Trachoma control

Don’t let misinformation derail the trachoma elimination programme

BMJ 2012; 344 doi: http://dx.doi.org/10.1136/bmj.e2579 (Published 10 April 2012)
Cite this as: BMJ 2012;344:e2579

Get access to this article and all of bmj.com for the next 14 days

Sign up for a 14 day free trial today

Access to the full text of this article requires a subscription or payment. Please log in or subscribe below.

  1. Anthony W Solomon, lecturer1
  2. On behalf of David C W Mabey, professor; Clare Gilbert, professor; Ulla Griffiths, lecturer; Anne Mills, professor; Allen Foster, professor (London School of Hygiene and Tropical Medicine, UK); Sheila K West, professor (Wilmer Eye Institute, Johns Hopkins University, USA); Paul Courtright, director (Kilimanjaro Centre for Community Ophthalmology, Tumaini University, Tanzania) Joseph Feczko, former chief medical officer (Pfizer, USA); Wondu Alemayehu, consultant (Berhan Public Health and Eye Care Consultancy, Ethiopia); Catherine Cross, prevention of blindness consultant (UK); Thomas M Lietman, professor (Francis I Proctor Foundation, University of California San Francisco, USA); Danny Haddad, director (International Trachoma Initiative, Task Force for Global Health, USA); Caroline Harper, chief executive officer (Sightsavers, UK); Paul Emerson, director of trachoma programs (Carter Center, USA); Richard Le Mesurier, medical director (Fred Hollows Foundation, Australia); Peter Ackland, chief executive officer (International Agency for the Prevention of Blindness, UK); Dirk Engels, coordinator (Preventive Chemotherapy for Neglected Tropical Diseases, WHO, Switzerland); Silvio P Mariotti, ophthalmologist (WHO Alliance for the Global Elimination of Trachoma by 2020, Switzerland)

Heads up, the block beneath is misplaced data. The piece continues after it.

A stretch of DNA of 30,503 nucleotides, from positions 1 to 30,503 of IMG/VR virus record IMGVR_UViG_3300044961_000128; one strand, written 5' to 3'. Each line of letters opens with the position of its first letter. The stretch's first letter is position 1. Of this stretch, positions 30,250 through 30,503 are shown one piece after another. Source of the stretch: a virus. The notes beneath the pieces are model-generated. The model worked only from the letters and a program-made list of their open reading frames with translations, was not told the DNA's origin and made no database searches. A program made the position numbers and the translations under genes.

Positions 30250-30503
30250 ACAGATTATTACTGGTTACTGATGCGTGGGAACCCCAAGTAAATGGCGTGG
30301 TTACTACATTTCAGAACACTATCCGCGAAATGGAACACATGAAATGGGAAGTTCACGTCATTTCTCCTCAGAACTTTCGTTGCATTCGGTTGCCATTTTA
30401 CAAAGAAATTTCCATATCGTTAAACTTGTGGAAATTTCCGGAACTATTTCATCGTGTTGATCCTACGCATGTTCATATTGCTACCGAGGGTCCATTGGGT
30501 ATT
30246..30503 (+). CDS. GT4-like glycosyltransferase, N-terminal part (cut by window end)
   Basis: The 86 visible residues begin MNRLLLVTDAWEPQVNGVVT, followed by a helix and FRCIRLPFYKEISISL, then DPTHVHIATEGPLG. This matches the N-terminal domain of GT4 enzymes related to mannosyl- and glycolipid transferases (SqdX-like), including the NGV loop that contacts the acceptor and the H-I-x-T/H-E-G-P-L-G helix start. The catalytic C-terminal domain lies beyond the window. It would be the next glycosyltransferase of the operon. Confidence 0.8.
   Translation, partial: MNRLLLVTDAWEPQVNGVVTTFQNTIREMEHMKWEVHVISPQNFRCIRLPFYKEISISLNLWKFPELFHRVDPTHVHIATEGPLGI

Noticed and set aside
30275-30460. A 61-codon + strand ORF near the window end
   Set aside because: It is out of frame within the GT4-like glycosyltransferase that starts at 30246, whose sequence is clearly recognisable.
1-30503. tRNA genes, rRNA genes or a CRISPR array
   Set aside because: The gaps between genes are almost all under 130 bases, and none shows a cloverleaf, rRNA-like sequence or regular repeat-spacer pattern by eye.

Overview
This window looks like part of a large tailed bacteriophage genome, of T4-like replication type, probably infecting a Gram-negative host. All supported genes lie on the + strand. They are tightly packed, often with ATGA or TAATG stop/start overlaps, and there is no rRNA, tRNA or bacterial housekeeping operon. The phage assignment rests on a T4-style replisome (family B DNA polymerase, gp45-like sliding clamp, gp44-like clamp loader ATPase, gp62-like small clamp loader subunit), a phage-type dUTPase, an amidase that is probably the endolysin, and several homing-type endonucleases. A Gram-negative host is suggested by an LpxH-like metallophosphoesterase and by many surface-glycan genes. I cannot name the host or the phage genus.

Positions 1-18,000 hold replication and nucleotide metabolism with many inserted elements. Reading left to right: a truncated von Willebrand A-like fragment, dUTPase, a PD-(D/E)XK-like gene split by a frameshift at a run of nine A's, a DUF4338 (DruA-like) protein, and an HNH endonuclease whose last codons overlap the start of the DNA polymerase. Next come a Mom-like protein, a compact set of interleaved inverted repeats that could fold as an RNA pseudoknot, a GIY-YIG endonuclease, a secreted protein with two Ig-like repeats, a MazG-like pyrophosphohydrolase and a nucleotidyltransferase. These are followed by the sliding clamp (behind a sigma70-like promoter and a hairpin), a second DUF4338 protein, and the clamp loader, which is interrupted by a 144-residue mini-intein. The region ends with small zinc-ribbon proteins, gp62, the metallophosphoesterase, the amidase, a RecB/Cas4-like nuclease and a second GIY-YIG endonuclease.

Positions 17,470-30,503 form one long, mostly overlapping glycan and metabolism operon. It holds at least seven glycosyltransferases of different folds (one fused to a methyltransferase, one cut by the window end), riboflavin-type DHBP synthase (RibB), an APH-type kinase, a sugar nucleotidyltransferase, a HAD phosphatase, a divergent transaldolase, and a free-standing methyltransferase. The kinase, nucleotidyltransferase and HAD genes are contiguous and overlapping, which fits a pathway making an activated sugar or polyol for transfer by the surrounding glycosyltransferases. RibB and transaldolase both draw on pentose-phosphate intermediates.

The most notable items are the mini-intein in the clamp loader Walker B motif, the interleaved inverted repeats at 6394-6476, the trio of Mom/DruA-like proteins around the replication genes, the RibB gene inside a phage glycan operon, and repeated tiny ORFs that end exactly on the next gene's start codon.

1. 1London School of Hygiene and Tropical Medicine, London WC1E 7HT, UK
  1. anthony.solomon{at}lshtm.ac.uk

Chisholm and colleagues’ paper is important to policy makers,1 so serious errors in the trachoma analysis require correction.2

Firstly, “mass treatment with azithromycin” for trachoma was defined as azithromycin treatment for all children aged 1-10 years,3 whereas the World Health Organization recommends treatment of all residents.

Secondly, data from a 1998-9 western Nepal trial were extrapolated to estimate effectiveness of mass treatment throughout sub-Saharan Africa and South East Asia.

Thirdly, the …

Get access to this article and all of bmj.com for the next 14 days

Sign up for a 14 day free trial today

Access to the full text of this article requires a subscription or payment. Please log in or subscribe below.

Article access

Article access for 1 day

Purchase this article for £20 $30 €32*

The PDF version can be downloaded as your personal record

* Prices do not include VAT

THIS WEEK'S POLL